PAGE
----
Automakers Celebrate Strong June Sales as Industry Prepares for Potential Impact of Tariffs

12 July 2018 Dashboard Insights Blog
Authors: Lauren M. Loew

Automakers reported strong June sales in the United States.  Riding a wave of truck sales and new crossovers, GM posted a 4.6% increase for the second quarter and increased its market share to 16.6%.  Ford increased total sales in June by 1.2% over June 2017, and increased SUV and truck sales by 8.9% and 3.2%, respectively.  FCA reported its best June retail sales in 14 years, with Jeep increasing sales by 19% for its best June sales to date.

Other automakers also celebrated strong truck, crossover, and SUV sales, with Honda setting a new June sales record driven by strong sales of the Acura RDX, Honda Pilot, and Honda CR-V.  Toyota’s sales were up 3.6%, with record sales of the RAV-4 and Highlander.

Internationally, the markets showed mixed results.  Although auto sales in China rose 4.8% in June, this was a sharp decrease from the 9.6% growth in May and 11.5% growth in April.  German sales rose 4.2% in June, with VW brand’s sales increasing 9.6%.  New car sales in Italy declined 7.3% in June, largely due to a 17% decrease in diesel sales.

Automakers and industry analysts are keeping a close eye on the impact of tariffs on auto sales over the remainder of the year, even as a group of steel users filed a legal challenge to the U.S. steel tariffs.  In the challenge, the American Institute for International Steel seek a declaration that Section 232 of the Trade Expansion Act of 1962, upon which the tariffs are based, is unconstitutional.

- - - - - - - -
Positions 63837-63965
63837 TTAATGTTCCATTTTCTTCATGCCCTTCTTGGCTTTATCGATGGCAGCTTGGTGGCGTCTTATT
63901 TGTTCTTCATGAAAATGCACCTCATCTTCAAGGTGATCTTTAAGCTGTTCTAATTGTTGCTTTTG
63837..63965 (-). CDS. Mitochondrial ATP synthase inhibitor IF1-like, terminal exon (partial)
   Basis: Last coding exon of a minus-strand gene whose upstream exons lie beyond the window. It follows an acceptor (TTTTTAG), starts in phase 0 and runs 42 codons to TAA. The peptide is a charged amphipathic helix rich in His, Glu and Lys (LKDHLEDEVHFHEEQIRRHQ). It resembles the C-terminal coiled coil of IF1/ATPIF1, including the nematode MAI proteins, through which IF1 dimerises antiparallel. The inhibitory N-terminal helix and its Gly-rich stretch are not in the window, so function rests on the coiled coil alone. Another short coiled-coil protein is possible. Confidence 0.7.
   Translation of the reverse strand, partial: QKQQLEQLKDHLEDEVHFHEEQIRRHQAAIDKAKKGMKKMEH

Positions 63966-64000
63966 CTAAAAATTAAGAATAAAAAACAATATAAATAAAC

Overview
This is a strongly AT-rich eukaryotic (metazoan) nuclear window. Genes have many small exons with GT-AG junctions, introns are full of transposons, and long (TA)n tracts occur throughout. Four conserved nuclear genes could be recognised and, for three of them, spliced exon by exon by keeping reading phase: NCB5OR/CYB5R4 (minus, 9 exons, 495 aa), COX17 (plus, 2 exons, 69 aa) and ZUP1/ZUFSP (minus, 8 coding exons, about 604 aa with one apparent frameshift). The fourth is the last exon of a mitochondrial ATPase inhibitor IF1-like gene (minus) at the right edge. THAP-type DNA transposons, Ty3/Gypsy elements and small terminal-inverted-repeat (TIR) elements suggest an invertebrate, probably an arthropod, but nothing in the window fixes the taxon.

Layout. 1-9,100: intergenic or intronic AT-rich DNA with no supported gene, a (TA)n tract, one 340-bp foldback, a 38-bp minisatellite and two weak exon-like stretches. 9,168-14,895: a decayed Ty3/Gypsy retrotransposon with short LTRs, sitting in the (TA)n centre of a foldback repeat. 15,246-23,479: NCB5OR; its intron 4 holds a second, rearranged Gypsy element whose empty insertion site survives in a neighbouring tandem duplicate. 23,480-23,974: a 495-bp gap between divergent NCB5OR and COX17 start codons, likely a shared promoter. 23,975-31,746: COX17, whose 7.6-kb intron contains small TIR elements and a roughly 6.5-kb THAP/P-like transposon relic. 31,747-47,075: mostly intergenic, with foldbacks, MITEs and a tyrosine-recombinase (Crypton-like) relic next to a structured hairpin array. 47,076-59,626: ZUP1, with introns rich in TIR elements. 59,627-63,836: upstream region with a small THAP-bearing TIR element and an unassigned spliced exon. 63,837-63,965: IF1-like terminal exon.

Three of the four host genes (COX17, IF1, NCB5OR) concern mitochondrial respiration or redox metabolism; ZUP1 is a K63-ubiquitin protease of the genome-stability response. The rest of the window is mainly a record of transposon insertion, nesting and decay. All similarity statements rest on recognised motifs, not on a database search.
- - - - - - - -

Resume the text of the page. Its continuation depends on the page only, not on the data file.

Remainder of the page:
Despite the pending legal challenge and changing landscape of the tariffs, automakers have already begun adjusting for the impact of tariffs.  BMW announced it is moving production of some of its SUVs to China and raising the price of SUVs imported to China to offset the tariffs.  Tesla similarly increased the prices of its cars in China by 20%.  However, Ford announced it does not currently intend to raise prices in response to the tariffs, as many of its cars are built in local factories.  Ford has faced a challenging 2018 in China, with its June auto sales in China reflecting a steep decrease of 38% from June 2017, and the first half of the year showing a 25% decrease year over year.  GM and other automakers have not yet determined whether they will revise their prices due to the tariffs.

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